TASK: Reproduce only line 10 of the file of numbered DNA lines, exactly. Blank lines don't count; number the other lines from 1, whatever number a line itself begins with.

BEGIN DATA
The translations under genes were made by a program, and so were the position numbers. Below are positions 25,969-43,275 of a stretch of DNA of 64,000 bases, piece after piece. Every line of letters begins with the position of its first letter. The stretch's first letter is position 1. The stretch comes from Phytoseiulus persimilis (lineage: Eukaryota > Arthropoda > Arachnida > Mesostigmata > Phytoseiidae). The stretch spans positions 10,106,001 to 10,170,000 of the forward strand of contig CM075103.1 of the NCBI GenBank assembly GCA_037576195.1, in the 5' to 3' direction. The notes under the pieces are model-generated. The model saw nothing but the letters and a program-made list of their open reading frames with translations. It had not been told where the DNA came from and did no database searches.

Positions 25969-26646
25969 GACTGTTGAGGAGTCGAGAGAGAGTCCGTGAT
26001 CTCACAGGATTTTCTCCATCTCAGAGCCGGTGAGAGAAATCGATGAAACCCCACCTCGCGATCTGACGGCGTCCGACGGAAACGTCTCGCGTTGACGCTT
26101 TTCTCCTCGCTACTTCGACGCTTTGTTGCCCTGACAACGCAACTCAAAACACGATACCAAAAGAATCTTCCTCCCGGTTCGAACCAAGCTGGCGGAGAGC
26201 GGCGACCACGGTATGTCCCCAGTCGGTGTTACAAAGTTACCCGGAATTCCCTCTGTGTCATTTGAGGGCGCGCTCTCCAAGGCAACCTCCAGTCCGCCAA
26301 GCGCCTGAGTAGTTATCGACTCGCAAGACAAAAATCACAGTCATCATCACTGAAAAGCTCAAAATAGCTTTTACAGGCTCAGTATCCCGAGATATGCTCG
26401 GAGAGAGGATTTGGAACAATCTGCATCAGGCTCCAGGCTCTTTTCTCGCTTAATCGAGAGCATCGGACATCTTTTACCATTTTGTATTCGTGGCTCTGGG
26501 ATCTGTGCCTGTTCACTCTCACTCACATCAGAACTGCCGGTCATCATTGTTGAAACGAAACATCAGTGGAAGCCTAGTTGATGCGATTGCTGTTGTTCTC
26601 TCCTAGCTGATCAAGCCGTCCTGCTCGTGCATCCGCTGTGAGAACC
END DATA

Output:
26601 TCCTAGCTGATCAAGCCGTCCTGCTCGTGCATCCGCTGTGAGAACC